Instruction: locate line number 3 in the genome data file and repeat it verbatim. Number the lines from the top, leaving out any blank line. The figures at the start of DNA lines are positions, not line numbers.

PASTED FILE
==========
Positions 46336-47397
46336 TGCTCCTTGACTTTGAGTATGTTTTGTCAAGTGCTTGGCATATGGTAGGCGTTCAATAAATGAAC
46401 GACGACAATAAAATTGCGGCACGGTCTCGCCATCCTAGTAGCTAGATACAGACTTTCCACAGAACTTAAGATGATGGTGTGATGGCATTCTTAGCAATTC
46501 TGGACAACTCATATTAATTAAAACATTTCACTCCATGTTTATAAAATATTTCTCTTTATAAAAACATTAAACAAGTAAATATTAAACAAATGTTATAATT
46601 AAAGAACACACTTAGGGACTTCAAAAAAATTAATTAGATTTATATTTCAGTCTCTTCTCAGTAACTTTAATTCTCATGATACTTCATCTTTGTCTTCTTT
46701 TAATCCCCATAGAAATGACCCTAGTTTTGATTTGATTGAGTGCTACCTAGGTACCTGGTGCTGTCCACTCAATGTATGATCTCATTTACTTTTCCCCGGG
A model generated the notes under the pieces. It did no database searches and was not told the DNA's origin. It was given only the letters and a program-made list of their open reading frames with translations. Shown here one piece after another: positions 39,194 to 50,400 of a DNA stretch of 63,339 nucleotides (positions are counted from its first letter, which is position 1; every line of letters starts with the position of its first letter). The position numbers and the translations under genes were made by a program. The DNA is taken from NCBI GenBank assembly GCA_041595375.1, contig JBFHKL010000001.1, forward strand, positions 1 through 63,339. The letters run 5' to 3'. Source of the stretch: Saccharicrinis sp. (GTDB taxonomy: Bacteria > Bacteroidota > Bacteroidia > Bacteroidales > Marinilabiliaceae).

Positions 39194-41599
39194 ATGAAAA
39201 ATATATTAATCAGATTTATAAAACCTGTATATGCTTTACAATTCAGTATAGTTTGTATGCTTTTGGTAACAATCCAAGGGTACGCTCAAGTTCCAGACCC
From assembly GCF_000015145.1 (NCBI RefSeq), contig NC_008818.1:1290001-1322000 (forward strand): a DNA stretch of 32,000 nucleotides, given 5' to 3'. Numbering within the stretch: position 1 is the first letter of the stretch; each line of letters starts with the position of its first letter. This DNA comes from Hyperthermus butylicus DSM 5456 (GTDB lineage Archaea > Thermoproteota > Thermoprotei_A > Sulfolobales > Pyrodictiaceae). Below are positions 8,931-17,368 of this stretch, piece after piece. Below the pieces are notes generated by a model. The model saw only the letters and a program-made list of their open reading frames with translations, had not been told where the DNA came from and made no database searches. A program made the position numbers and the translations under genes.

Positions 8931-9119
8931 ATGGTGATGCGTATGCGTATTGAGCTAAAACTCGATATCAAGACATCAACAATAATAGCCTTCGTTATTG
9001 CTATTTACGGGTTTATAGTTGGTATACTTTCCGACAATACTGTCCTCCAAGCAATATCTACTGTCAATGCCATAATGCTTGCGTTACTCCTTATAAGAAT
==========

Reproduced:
46401 GACGACAATAAAATTGCGGCACGGTCTCGCCATCCTAGTAGCTAGATACAGACTTTCCACAGAACTTAAGATGATGGTGTGATGGCATTCTTAGCAATTC